It’s vacation time. That means fun, sun and, for many people, staying connected with the office via their mobile phone.
According to a recent Harris poll, nearly three out of four Americans admitted they would be angry if they lost their smartphone on vacation because they wouldn't be able to check in at work. But about 51 percent of U.S. adults would rather have a root canal than work [on their mobile phones] while on vacation.
Experiences customers either love or hate
Given the extremes of emotion people feel about mobile devices alone, the same polarity applies to the digital experiences they have there. A flawless experience? Now that’s love. Anything less is like a root canal.
So what constitutes a “great” mobile experience? There are three main characteristics to a great mobile experience, some of which may surprise you: speed, great design and great conversation.
Mobile users’ need for speed
In general, mobile users have high expectations for mobile download speed. For example, in a November 2012 study of US Internet, smartphone and tablet users, 59 percent of participants said download speed was the leading factor for determining whether a mobile website was “good.”
A fast download requires more than tight code. Fundamental design decisions -- such as using responsive web design (RWD) or a more adaptive design approach -- can have a huge impact on speed.
RWD is a client-centric approach that delivers multiple channels’ worth of HTML content to the requesting device. The device then determines what to display, typically using grids that roughly correspond with the screen widths of three key devices: smartphone, tablet and desktop.
Responsive web design … isn’t
In fact, RWD websites send an extraordinary amount of unnecessary content to mobile device. This was proven in a test done by the folks at Akamai Technologies, who loaded 471 responsive design websites in a Google Chrome browser sized to one of four different screen resolutions (1024 x 768, 1600 x 1200, 320 x 480, 640 x 960).
The study showed that, on average, pages on the smallest screen only loaded nine percent less data than those on the largest screen. Overall, nearly three-quarters of the sites analyzed downloaded roughly the same number of bytes to all screens, regardless of the screen’s size.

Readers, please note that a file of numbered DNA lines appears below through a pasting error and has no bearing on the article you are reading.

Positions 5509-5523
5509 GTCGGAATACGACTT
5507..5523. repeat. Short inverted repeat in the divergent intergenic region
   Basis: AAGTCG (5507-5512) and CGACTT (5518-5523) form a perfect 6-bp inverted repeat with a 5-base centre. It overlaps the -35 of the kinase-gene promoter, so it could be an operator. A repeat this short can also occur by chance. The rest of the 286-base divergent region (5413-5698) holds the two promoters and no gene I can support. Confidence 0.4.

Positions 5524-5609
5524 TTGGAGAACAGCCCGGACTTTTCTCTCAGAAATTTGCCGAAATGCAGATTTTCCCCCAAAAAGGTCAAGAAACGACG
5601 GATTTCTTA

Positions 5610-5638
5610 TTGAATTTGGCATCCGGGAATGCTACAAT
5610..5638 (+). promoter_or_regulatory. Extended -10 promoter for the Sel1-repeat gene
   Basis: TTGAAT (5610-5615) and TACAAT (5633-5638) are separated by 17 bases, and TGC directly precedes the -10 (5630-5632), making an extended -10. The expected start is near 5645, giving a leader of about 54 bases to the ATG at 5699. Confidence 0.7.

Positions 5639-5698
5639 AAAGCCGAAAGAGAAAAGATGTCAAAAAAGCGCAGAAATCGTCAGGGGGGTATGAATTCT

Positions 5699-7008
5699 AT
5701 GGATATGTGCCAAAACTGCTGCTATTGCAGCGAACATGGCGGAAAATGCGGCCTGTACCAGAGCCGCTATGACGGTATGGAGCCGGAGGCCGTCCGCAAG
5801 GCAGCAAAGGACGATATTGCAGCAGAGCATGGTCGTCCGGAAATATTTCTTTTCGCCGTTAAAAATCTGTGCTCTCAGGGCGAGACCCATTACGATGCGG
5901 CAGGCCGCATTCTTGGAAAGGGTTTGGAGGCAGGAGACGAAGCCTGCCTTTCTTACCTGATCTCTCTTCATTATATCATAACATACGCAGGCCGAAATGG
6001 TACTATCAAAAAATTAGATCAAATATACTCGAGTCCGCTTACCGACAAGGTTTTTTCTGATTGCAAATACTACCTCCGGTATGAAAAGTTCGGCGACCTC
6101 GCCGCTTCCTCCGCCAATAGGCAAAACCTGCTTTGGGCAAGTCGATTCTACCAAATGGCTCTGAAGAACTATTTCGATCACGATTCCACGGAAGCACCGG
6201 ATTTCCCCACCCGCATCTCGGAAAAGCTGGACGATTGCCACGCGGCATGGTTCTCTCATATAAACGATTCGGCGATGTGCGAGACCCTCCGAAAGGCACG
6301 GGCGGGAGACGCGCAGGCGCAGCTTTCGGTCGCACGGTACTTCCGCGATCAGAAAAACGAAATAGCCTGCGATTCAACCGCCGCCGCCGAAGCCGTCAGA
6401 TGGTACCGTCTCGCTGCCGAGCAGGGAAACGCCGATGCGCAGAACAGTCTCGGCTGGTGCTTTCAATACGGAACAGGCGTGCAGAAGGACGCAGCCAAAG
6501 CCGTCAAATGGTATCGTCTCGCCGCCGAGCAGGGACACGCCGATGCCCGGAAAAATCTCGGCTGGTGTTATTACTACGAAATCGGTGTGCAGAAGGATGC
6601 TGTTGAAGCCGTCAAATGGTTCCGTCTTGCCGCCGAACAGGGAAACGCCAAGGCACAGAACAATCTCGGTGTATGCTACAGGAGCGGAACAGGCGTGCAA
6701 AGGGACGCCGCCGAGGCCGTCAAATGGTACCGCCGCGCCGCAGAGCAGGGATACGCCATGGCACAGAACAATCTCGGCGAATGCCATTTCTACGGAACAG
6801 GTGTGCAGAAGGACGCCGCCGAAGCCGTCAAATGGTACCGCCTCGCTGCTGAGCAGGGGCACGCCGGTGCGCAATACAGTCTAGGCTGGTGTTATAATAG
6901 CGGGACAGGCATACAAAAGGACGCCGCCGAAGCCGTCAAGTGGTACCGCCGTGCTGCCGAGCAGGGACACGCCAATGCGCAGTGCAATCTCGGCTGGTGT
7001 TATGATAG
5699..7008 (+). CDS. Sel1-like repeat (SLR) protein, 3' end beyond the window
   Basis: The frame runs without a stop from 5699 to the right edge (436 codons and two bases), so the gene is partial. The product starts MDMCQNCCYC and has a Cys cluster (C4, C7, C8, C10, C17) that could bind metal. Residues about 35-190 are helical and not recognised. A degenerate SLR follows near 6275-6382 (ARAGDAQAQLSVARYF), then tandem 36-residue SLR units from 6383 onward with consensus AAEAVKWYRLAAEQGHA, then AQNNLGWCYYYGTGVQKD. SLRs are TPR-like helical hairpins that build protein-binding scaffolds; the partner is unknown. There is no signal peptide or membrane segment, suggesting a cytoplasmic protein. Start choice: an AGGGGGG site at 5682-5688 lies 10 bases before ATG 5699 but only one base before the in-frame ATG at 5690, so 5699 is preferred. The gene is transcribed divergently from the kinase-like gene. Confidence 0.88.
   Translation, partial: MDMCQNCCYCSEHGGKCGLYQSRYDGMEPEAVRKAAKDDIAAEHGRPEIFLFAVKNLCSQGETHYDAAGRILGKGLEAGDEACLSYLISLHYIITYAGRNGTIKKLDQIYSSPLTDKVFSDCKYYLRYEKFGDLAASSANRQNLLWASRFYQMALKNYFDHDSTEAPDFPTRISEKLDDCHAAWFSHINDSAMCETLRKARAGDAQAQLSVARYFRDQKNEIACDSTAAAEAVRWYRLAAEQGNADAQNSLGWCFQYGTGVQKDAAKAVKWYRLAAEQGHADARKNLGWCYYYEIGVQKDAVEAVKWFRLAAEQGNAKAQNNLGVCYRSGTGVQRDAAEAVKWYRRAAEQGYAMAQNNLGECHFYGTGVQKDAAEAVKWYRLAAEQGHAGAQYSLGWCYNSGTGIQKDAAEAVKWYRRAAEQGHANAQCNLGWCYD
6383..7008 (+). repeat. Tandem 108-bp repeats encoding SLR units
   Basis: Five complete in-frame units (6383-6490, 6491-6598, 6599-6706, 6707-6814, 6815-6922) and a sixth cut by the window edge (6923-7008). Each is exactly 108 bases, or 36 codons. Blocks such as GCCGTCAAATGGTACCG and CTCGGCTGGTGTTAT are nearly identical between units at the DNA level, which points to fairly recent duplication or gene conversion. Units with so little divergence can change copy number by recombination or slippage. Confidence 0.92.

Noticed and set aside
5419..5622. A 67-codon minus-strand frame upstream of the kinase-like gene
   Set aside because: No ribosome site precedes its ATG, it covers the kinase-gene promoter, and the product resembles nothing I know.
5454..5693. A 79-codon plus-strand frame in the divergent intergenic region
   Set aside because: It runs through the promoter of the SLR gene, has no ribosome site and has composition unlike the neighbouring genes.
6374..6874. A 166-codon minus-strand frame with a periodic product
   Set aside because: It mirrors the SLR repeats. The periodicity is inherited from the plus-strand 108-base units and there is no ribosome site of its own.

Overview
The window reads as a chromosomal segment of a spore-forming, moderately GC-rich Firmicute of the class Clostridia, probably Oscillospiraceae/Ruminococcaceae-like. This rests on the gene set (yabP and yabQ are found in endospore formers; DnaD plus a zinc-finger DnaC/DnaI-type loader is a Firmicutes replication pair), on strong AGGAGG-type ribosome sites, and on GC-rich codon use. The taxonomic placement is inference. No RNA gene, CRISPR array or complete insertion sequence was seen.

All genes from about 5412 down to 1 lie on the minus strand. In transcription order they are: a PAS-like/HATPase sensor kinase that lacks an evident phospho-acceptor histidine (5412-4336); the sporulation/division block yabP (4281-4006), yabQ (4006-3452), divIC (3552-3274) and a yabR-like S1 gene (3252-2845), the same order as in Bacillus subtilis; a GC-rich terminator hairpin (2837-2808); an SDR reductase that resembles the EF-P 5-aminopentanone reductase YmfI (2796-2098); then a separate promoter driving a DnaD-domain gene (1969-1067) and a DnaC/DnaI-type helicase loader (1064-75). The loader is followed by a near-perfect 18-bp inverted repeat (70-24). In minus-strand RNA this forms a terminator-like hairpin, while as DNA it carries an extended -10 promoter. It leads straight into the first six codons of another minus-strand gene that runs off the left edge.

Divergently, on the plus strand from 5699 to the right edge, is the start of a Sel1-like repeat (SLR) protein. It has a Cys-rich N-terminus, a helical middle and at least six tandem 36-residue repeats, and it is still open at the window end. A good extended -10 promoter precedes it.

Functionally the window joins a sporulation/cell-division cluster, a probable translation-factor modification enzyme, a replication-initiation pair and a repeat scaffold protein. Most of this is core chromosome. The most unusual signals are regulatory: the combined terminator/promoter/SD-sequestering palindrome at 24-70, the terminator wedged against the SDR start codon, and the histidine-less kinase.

The moral of the story: RWD quickly generates a large amount of unnecessary overhead. Response times can plummet in seconds, and mobile users hate when that happens.
Mobile users love an optimized experience
“One size fits all” is an ill-conceived promise in general, and in particular when it’s applied to mobile content. RWD sites are, by definition, smaller versions of their big-screen brethren; it’s applying “one size fits all” to digital content.
To deliver a great mobile experience, content should be optimized for the mobile channel. It should be designed to be consumed in a way that is consistent with the way people use their mobile phones, and the size of their individual device. (For example, some mobile phones’ larger screen sizes border on mini tablet size.)
Marketers need tools that allow them to actually visualize what the mobile experience will look like, while that experience is being created.
A mobile preview function lets content editors preview how content will look on a wide range of devices.
When responsive web design makes sense
While sophisticated mobile or enterprise sites may not be ideally suited for RWD, certain applications can work well. These include:
- Form-driven sites, like surveys or data capture
- Small, basic websites on platforms like WordPress, Umbraco and ExpressionEngine
- Simple campaigns on mid-size websites
- Small websites or microsites with short life spans
- Websites with no mobile requirements